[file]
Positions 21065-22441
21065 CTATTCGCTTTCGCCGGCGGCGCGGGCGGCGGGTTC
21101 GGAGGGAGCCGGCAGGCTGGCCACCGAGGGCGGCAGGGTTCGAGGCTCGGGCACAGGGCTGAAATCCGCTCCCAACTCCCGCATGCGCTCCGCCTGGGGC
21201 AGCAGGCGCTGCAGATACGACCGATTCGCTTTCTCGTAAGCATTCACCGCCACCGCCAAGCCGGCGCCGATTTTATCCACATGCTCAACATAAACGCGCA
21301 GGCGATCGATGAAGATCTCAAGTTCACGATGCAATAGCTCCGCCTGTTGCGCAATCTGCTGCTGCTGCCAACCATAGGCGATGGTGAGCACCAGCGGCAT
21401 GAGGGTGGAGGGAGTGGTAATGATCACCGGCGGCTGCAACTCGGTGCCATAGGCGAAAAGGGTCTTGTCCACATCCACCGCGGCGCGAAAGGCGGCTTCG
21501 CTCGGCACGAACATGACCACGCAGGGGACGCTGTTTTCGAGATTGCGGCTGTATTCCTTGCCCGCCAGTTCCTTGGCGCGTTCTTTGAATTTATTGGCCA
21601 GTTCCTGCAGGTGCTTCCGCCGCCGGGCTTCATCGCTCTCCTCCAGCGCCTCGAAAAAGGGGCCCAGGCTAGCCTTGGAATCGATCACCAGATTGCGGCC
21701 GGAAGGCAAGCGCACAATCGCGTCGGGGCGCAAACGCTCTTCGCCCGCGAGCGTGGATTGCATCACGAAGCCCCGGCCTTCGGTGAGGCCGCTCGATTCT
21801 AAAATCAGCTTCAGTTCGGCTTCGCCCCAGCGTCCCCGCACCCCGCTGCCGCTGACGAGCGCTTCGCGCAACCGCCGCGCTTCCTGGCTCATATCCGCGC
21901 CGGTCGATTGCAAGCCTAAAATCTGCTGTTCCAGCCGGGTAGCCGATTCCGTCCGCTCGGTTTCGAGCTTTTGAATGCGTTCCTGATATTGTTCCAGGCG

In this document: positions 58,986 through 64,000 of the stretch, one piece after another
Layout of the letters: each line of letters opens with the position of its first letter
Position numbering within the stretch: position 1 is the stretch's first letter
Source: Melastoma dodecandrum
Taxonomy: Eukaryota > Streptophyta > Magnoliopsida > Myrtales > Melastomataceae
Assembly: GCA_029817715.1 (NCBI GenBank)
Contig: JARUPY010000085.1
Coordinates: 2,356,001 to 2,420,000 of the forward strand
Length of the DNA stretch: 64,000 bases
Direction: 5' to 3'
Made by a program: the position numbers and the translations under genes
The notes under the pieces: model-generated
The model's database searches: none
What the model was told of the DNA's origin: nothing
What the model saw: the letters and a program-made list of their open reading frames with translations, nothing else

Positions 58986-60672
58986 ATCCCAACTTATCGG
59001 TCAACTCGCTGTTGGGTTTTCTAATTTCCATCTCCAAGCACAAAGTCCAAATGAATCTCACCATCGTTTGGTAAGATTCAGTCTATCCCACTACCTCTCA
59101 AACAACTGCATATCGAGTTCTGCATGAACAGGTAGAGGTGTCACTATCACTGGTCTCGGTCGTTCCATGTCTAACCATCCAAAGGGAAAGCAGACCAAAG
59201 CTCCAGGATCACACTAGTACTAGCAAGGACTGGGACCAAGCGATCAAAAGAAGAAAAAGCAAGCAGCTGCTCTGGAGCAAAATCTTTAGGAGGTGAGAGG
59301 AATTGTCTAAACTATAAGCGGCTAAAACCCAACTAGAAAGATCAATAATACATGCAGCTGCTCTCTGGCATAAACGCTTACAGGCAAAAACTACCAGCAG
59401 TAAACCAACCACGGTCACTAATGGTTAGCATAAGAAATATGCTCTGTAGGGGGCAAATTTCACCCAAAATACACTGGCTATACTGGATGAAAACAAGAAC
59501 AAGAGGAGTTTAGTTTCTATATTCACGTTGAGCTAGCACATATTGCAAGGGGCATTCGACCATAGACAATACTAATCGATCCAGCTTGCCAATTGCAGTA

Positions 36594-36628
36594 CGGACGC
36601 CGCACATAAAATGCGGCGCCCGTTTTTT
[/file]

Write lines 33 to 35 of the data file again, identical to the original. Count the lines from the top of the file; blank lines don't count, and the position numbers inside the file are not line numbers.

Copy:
59401 TAAACCAACCACGGTCACTAATGGTTAGCATAAGAAATATGCTCTGTAGGGGGCAAATTTCACCCAAAATACACTGGCTATACTGGATGAAAACAAGAAC
59501 AAGAGGAGTTTAGTTTCTATATTCACGTTGAGCTAGCACATATTGCAAGGGGCATTCGACCATAGACAATACTAATCGATCCAGCTTGCCAATTGCAGTA

Positions 36594-36628